New ArionBench v2.5.0


We have been running ArionBench in some very fat machines lately and we have found out that in some cases (when there are many GPUs) it seems that the benchmark value gets a little better if a higher number of passes is used. In some cases the difference between using the default benchmark (1500 passes) or a much higher number of passes (e.g., 10000) can be significant (+30%). The reason for this can be summarized in the following sentence: “it may take a little while for all the GPUs to be fully loaded and working at full capacity”.

For this reason, it is recommended that if you want to benchmark your machine as accurately as possible, you must set a number of passes that is long enough. This is specially important in very powerful machines with many GPUs (where the benchmark takes less than one minute to compute), and not so important in ‘normal’ machines where the benchmark takes 2-3 minutes or more to complete.

Note that (at least for now) we have decided to fixate the number of passes to a number that will never render for an oddly long amount of time, despite this fixed number may be too short in some configurations.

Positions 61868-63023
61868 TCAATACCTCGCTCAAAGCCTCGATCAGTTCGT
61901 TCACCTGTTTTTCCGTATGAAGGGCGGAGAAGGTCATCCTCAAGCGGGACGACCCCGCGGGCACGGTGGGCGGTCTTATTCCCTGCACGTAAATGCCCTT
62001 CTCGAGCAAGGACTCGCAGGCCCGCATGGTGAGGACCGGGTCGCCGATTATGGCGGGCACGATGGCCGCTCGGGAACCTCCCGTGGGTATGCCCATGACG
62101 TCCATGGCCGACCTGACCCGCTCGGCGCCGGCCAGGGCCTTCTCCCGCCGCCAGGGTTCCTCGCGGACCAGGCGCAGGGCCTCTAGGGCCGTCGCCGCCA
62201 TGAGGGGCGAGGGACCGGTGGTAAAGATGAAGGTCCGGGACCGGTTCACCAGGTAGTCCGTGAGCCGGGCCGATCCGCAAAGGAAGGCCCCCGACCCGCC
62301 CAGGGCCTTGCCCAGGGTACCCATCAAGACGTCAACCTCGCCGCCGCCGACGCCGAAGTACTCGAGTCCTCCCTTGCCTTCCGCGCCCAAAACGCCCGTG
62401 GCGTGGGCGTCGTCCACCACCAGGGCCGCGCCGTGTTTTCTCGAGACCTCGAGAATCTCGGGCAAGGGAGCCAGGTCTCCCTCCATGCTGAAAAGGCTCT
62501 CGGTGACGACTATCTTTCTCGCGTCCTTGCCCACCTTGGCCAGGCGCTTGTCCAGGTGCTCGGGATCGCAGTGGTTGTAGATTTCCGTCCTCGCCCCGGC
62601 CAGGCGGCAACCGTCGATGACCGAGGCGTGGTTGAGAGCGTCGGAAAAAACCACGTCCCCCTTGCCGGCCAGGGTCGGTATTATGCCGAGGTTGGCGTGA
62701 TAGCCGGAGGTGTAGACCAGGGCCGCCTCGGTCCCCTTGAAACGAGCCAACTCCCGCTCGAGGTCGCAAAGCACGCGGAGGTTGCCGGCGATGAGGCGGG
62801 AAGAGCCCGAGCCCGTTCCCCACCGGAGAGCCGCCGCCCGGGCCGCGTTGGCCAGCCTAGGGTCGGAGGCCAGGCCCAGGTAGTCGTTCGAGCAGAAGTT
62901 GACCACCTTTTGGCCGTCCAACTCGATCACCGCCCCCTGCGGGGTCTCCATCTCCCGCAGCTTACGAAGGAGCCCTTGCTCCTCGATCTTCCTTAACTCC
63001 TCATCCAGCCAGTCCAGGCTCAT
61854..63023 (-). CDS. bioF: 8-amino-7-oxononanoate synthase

The top entries in the ArionBench page are now a bit outdated, since the v2.5 benchmark (with a larger number of passes) will produce an even higher output. If you submitted one of those entries yourself using v2.4.x or older, please feel free to enter a new, updated, v2.5 entry.

Thanks for watching!

UPDATE: We added a page about ArionBench in the Knowledge Base:

The Arion Knowledge Base

Dear Arion users,

Earlier this year we started a Knowledge Base (KB) that would take the place of our old User Manual, tutorials and documentation, which over the years have taken the form of .pdf documents, and even a Wiki page.

This summer we finally decided to adopt a well-established solution called Confluence, which allows us to easily add new entries collaboratively. We ported everything from the old KB to the new one, and lately we have been working hard in order to get it ready by the release of v2.5.0.

You can access the new KB following this link: